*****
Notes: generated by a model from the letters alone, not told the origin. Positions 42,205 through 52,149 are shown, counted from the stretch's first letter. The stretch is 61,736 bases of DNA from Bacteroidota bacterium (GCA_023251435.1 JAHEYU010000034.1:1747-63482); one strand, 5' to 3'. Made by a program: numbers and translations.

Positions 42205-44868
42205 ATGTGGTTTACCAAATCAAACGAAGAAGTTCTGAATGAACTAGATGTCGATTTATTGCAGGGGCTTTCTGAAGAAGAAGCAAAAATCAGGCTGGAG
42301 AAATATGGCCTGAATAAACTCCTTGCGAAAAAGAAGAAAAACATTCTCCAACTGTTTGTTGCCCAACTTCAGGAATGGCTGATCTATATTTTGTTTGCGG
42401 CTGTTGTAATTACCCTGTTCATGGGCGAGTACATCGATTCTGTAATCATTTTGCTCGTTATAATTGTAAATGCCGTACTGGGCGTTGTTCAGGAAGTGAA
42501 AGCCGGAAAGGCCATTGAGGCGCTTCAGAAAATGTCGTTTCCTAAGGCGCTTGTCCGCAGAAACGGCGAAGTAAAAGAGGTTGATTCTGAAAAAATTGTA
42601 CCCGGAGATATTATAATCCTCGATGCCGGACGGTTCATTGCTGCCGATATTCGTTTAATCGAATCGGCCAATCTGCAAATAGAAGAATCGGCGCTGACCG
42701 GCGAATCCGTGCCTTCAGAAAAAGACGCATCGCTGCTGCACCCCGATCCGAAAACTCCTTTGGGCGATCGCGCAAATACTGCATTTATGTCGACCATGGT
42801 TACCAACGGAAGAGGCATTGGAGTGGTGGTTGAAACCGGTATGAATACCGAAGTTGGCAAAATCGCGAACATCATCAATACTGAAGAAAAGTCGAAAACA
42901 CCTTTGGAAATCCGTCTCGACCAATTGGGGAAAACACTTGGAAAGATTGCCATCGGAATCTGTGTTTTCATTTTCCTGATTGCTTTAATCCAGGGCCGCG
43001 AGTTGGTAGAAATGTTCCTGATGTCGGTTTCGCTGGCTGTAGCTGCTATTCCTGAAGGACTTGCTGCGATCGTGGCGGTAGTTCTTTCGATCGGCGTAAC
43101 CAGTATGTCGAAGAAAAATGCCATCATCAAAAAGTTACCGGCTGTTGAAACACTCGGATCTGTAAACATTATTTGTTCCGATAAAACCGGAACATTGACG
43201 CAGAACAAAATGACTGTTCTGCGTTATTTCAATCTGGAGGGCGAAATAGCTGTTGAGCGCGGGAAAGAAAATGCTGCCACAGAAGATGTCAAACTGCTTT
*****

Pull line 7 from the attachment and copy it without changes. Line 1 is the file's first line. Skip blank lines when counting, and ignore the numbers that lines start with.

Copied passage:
42601 CCCGGAGATATTATAATCCTCGATGCCGGACGGTTCATTGCTGCCGATATTCGTTTAATCGAATCGGCCAATCTGCAAATAGAAGAATCGGCGCTGACCG